The Italian infinitive has many uses.
- It’s the common way to turn a verb into a noun, something for which English tends to prefer the gerund
- It’s used for negative or generic imperatives
- It’s also used in many, very common, “infinitive propositions”
As a rule, when the subject of a subordinate sentence is the same as the one of the main sentence, the subordinate should be “shortened” into an infinitive proposition: but in many cases the same happens for subordinates referring to the object of the main sentence, or acting as its object.
There is no clear-cut rule of which preposition to use before each infinitive, and sometimes synonyms require different ones, and the same verb might require a different preposition when used reflexively.
The verbs that can be followed directly by an infinitive are:
- Modal verbs (potere, dovere, volere, sapere)
- Perception verbs (vedere, sentire)
- Feeling verbs (piacere, amare, odiare, preferire)
- Causative verbs (fare, lasciare); not all, as permettere and ordinare need “di“
Most verbs need a preposition before the infinitive:
- di is by far the most common preposition to introduce an infinitive: the list includes among others the verbs of expression (dire, chiedere), thought (pensare, credere) and attempt (cercare, tentare – provare being an exception).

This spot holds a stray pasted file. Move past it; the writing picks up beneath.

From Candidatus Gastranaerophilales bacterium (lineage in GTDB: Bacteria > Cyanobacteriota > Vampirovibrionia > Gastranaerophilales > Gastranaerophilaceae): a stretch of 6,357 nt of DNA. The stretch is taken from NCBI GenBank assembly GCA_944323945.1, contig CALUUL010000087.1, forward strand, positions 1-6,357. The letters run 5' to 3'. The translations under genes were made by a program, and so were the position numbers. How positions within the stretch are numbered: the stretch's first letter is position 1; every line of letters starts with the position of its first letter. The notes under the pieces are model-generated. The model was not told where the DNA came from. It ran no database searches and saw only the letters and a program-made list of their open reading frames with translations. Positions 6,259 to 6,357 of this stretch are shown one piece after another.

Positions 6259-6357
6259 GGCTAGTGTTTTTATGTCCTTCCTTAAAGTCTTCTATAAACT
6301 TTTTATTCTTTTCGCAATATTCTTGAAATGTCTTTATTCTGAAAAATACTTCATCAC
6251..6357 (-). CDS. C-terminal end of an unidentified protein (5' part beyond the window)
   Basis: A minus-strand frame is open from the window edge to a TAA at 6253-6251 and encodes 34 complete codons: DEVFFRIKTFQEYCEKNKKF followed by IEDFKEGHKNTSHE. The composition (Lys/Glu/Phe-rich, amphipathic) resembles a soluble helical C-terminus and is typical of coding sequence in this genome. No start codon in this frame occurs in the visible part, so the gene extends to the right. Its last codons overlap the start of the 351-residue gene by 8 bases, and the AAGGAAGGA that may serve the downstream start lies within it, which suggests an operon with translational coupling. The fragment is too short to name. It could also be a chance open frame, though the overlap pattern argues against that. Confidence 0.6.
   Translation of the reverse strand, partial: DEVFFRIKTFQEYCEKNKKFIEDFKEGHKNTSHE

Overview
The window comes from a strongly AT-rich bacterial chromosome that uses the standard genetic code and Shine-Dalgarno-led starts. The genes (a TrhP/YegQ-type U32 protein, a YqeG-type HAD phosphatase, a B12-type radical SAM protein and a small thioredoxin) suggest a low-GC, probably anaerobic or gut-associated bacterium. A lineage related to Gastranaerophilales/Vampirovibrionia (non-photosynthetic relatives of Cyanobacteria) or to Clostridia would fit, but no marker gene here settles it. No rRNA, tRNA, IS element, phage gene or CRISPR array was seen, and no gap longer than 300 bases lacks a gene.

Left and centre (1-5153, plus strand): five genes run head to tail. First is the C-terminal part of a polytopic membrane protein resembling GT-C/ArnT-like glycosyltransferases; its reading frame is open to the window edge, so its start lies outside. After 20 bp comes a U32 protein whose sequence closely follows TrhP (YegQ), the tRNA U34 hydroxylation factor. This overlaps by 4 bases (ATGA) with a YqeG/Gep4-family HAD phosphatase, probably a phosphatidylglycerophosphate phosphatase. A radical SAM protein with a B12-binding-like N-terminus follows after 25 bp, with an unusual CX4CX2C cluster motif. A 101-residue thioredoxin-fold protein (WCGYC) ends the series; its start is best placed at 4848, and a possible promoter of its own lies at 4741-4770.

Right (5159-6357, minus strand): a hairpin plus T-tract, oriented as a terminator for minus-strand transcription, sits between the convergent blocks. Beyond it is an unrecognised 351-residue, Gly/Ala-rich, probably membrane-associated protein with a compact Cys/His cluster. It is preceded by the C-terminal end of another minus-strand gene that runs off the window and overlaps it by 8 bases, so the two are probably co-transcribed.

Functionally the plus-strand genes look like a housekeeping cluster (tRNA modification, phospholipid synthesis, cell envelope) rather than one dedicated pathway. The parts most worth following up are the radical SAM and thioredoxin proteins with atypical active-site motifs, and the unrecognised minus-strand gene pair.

- a is mainly used for subordinates that are somewhat “after” the main sentence: as such the list includes verbs of movement (andare, venire), preparation (provare, prendere, mettersi), and hesitation (esitare, indugiare, tardare). If the main verb has an object, “a” can’t be used to refer to the same subject.
The infinitive subordinate can also be introduced by other sentence elements for different effects, and in this case the prepositions are more loosely related to the main sentence:
- di can express specification, “aver bisogno di dormire” (having need to sleep, needing sleep).
- da usually expresses a passive meaning, “bollette da pagare” (bills to be paid).
- a can have a conditional meaning, “a sentire lui” (if hearing him, if you listen to his opinion), but with some adjectives it has the same passive meaning as “da“, “facile a dirsi” (easy to say).
- per expresses purpose and finality, “per viaggiare” (in order to travel).
- in refers to the time in which the action is happening, “nel tornare a casa” (while coming back home).
|to wait for
|to know someone
|to do, make
|to know something
|to feel, hear
|to play an instrument
|to hold, keep